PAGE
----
Core Exercise Platforms for CrossFit by Geof Travis

This week Geof Travis explains the basic core exercise platforms that CrossFit is based on.

Olympic Weightlifting: Also referred to as Weightlifting, also called Olympic-style Weightlifting, or Olympic Weightlifting, is an athletic discipline in the modern Olympic program in which the athlete attempts a maximum-weight single lift of a barbell loaded with weight. Olympic Weightlifting is especially useful in the CrossFit world due to its ability to hit on almost all of the ten general physical skills. The two competition lifts in order are the snatch, and the clean and jerk.

CrossFit adopts these lifts and their various accessory exercises – push press, snatch balance, clean pulls. In comparison with other strength sports, which test limit strength (with or without lifting aids), Weightlifting tests aspects of human ballistic limits (explosive strength); the lifts are therefore executed faster and with more mobility and a greater range of motion during their execution than other strength movements.

Properly executed, the snatch, and the clean and jerk are both dynamic and explosive while appearing graceful, especially when viewed from a recording at a slowed speed. While CrossFit does emphasize traditional Olympic Weightlifting tests of one rep maxes once an athlete has exhibited competence, Olympic Weightlifting’s accessory exercises and movements are often used (at a relatively low percentage of the athletes max capability) in higher rep schemes for conditioning workouts. As stated above, the movements satisfy most of the ten general physical skills adopted by CrossFit. While there are relatively few competitive Olympic Weightlifters, the lifts performed in the sport of Weightlifting, and in particular their component lifts (e.g. squats, deadlifts, cleans), are commonly used by elite athletes in other sports to train for both explosive and functional strength.

Plyometrics: Also known as “jump training” or “plyos”, are exercises in which muscles exert maximum force in short intervals of time, with the goal of increasing power (speed-strength). This training focuses on learning to move from a muscle extension to a contraction in a rapid or “explosive” manner, such as in specialized repeated jumping. Plyometrics are primarily used by athletes, especially martial artists, sprinters and high jumpers, to improve performance.

Powerlifting: Is a strength sport that consists of three lifts: squat, bench press, and deadlift. Powerlifting evolved from a sport known as “odd lifts”, which followed the same three-attempt format but used a wider variety of events, akin to strongman competition. Eventually odd lifts became standardized to the current three and CrossFit has adopted these lifts as one means for gaining strength.

Gymnastics: Is a mastering of bodyweight manipulation in which complex, high-intensity movement patterns and elements of varying difficulty are executed as a sport. In CrossFit, use of pull up bars, gymnastic rings, parallettes, and other various movements using body weight such as burpees and handstands, are utilized for gains found in pursuing the ten general physical skills.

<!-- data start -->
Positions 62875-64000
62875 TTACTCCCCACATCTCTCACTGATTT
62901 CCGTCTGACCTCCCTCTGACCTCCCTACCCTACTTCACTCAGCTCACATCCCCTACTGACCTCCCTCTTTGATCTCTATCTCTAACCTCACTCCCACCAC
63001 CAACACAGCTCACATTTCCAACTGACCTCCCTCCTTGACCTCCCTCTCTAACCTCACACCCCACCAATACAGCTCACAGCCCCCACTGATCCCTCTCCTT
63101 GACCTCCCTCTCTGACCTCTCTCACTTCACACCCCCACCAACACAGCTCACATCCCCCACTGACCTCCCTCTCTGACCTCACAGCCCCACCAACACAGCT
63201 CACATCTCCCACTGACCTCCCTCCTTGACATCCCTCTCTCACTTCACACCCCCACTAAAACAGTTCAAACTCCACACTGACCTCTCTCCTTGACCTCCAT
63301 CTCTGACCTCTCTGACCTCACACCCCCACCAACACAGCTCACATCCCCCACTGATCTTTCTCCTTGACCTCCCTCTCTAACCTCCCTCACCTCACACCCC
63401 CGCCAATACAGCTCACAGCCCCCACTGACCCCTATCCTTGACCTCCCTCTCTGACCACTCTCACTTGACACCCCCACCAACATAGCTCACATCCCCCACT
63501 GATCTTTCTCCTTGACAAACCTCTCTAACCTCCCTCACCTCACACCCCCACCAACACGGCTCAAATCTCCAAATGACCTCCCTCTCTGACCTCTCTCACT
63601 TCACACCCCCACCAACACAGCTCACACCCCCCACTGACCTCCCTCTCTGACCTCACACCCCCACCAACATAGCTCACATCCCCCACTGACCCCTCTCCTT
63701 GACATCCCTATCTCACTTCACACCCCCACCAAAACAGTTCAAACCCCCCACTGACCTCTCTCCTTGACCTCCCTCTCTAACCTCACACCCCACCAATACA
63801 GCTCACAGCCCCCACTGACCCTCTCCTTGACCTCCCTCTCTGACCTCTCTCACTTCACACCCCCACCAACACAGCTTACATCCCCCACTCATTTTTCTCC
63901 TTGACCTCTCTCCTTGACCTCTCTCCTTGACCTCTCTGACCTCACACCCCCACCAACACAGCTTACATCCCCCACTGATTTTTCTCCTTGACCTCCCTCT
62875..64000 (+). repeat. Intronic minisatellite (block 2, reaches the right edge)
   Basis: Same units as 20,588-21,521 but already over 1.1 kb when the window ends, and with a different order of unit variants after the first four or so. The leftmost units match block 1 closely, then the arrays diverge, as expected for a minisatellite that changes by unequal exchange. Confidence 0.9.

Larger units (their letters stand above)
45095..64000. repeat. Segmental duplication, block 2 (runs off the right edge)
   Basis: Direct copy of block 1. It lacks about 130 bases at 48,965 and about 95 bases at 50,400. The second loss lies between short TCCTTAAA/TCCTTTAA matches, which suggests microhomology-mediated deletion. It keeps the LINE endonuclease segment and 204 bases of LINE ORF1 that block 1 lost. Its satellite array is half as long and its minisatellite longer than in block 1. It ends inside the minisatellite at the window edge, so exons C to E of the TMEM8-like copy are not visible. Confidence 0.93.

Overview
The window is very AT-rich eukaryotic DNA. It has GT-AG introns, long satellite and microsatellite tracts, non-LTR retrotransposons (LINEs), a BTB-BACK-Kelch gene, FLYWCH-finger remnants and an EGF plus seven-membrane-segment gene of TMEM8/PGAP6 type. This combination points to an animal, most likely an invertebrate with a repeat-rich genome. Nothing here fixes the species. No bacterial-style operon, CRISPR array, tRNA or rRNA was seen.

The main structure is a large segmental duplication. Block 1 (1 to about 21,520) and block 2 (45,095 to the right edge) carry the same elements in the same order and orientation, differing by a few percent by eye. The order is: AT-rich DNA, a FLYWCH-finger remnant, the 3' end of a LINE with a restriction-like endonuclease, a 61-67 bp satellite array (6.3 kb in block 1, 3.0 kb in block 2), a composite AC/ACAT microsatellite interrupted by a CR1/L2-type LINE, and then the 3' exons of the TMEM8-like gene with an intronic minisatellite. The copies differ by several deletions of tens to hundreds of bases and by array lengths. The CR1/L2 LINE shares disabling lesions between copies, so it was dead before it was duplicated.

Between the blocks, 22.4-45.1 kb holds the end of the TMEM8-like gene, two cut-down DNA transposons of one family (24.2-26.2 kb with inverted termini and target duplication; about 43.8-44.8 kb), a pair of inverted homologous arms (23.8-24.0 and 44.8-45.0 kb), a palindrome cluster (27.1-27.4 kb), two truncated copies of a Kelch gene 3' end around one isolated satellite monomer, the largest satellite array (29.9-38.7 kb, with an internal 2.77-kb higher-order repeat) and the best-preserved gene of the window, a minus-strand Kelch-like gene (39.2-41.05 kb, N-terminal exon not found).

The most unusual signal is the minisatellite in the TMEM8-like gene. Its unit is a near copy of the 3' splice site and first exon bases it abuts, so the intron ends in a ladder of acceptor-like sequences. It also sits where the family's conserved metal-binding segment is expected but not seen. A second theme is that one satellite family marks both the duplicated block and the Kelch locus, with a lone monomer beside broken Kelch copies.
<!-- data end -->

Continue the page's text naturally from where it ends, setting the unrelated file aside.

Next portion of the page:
Girevoy Sport: Also known to most as Kettlebell Sport, CrossFit adopts this sport that in many ways mimics Olympic Weightlifting movements, but makes use of Kettlebells and tends to use the more simplified progressions of the sport by way of simple swings.

Calisthenics: Coupled closely with gymnastics, Calisthenics are intended to increase body strength, body fitness and flexibility through movements such as pulling or pushing yourself up, bending, jumping, or swinging, using only one’s body weight for resistance. They are usually conducted in concert with stretches. When performed vigorously and with variety, Calisthenics can provide the benefits of muscular and aerobic conditioning, in addition to improving psychomotor skills such as balance, agility and coordination.

Strongman: An extension and spin off to what is now common Weightlifting and Powerlifting, Strongman as a sport involves training that builds overall explosive strength in the gym, and training with competition implements to gain familiarity. In the gym it is necessary to train the entire body for strength, especially with variants of the squat, deadlift, and overhead press. Also important is explosive power, developed by weightlifting-style lifts, and cardiovascular conditioning. Grip strength must also be developed. Like any sport, it is necessary to train using the equipment one encounters in the sport. In the case of Strongman, these include logs, tires, yokes, farmer’s walk implements, etc.; building strength in the gym alone is insufficient.


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